No. 496.
Señor de Zamacona to Mr. Blaine.

[Translation.]

Mr. Secretary: Referring to the communications of this legation of August 28, and December 27, 1880, and in order that the Department of State may be informed with regard to some facts of great importance to the security of the border districts of Sonora and Arizona, I inclose an extract from the reports recently received in relation to the matter by this legation.

In a dispatch recently addressed to the undersigned by the department of foreign relations of Mexico, the undersigned is instructed to call the attention of the Department of State to the importance of adopting, as speedily as possible, measures for the repression of robbery in the region in question, inasmuch as such repression will doubtless have a beneficial influence upon trade between the two republics as well as upon the relations between the inhabitants of the frontier districts.

In obeying these instructions I have the honor, &c.,

M. DE ZAMACONA.
[Inclosure.—Extract from report made to Mexican legation.]

The Arizona newspapers, in various articles published on the 20th, 22d, and 24th of February last, call the attention of the United States Government to the frequency with which depredations are being repeated in the State of Sonora, by bands of outlaws organized on the soil of the United States. The governor of Arizona Territory has sent a petition to Congress, asking that measures may be taken for the preservation of peace and order on the frontier, and suggesting that a force of 100 men be raised at once, to be stationed there.

The Arizona Daily Star of February 24 says that not a day passes without the commission of some new depredations; that on that very day (the 24th) news had been received of the theft of 85 head of cattle from the lands belonging to the Atchison, Topeka and Santa Fé Railroad, which was supposed to have been committed by one “Billy the Kid,” a prisoner who had broken jail in New Mexico.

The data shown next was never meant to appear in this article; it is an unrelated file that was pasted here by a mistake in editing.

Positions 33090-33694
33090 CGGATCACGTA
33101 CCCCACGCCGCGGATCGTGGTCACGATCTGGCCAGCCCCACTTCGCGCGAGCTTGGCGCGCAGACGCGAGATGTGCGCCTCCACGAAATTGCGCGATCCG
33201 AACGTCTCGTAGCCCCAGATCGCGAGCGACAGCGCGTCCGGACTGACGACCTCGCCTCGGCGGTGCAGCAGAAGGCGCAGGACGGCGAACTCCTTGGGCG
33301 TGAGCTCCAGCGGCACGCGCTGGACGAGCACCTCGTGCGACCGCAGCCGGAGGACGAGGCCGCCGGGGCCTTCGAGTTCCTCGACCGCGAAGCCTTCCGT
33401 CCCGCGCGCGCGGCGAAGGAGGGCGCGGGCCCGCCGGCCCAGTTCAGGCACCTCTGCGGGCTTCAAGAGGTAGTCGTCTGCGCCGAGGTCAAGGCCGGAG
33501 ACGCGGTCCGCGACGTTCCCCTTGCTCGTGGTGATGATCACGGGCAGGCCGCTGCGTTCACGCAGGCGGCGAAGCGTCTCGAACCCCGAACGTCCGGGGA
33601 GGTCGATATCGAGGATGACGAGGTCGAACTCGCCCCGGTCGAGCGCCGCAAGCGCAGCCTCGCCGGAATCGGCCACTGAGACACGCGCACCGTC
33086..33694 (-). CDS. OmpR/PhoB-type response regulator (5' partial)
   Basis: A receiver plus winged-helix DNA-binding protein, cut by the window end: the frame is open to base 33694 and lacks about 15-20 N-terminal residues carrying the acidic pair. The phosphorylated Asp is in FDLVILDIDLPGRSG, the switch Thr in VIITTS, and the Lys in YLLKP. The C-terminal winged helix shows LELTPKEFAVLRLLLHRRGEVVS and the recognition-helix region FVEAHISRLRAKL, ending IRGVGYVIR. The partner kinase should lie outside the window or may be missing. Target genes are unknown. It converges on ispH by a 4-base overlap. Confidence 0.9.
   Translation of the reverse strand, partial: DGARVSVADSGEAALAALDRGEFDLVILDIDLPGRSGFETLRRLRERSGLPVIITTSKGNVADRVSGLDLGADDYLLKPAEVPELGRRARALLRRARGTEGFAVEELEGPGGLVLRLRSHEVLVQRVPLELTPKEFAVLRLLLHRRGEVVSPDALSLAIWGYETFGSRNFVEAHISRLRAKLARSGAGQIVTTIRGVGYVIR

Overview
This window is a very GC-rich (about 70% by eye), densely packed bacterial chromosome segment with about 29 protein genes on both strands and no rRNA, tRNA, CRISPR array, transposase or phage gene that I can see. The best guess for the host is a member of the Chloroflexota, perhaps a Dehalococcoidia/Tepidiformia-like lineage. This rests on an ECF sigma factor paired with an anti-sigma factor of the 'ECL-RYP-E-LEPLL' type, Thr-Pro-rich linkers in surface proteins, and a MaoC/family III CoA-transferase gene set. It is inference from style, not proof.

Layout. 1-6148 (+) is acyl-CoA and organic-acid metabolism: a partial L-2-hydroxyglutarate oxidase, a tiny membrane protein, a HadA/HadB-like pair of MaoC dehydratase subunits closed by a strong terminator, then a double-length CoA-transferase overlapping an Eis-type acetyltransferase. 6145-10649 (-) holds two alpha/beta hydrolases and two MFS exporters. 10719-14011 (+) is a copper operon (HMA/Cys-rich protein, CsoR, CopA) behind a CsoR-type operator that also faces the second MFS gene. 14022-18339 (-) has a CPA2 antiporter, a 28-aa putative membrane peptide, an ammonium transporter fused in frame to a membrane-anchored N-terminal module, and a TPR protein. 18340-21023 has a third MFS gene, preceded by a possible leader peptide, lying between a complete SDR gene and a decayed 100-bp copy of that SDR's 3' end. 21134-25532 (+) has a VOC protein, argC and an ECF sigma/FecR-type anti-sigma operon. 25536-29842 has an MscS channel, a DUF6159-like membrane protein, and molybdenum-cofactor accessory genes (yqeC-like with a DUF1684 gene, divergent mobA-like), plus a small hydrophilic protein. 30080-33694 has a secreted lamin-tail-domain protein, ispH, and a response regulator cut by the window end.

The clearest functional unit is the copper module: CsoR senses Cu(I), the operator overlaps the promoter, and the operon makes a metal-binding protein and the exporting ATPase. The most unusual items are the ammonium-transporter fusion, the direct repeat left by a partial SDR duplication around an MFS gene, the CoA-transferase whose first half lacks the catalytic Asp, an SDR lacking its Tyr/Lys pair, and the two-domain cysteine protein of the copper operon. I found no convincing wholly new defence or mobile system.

These bands of desperadoes steal cattle from the American side of the boundary line, and sell them in Sonora and Chihuahua; they then steal other animals in those States, which they sell in Arizona and New Mexico.

Mr. D. J. M. Elias, a resident of San Pedro, in the State of Sonora, has preferred a complaint through the consul of Mexico at Tueson, and this complaint has been published in the Fronterizo. It refers to the thefts and outrages of which Mexicans residing in Sonora are victims, and the writer begs that his complaint may be transmitted to the legation of Mexico at Washington, to the end that the United States Government may be asked to remedy the evils which he describes.

The Daily Arizona Journal published an article on the 31st ultimo in relation to the depredations in Sonora, which contains the following passage:

The thieves and desperadoes who rendevous on the American side of the line have become unendurable. They are described as being worse than the Apaches in the heyday of their career. The citizens appeal to Americans who are coming in this way to [Page 827]properly represent the matter to their government and intercede in their behalf. * * * Is it possible that within the boundaries of the best organized government on the planet, a few outlaws, the whole number probably not exceeding 100, can band together, defy the civil authorities, and, while taking advantage of the security our soil affords, reach out and paralyze the industries of a neighboring State I Are there no means in the hands of our authorities by which these outrages can be checked? Cannot the marshal summon a posse and throttle these ruffians?

It is hinted that there is no provision for the payment of the officers for such work, but can there be a doubt that Congress would promptly meet such a contingency with a special appropriation?

The good name of the country is at stake—a paramount consideration; but far more even than this hangs upon the proper settlement of this question. Sonora is rapidly filling up with Americans. The advantages to be derived from commercial and social intercourse between the two countries have been acknowledged and elaborated by our most prominent citizens and statesmen.

Our territory has an immediate personal interest in the question. We want their trade and they want our goods. The chances are all in our favor, with proper treatment; but because of the wholesale spoliation that has been perpetrated by these border ruffians, the people of that portion of Sonora are growing suspicious.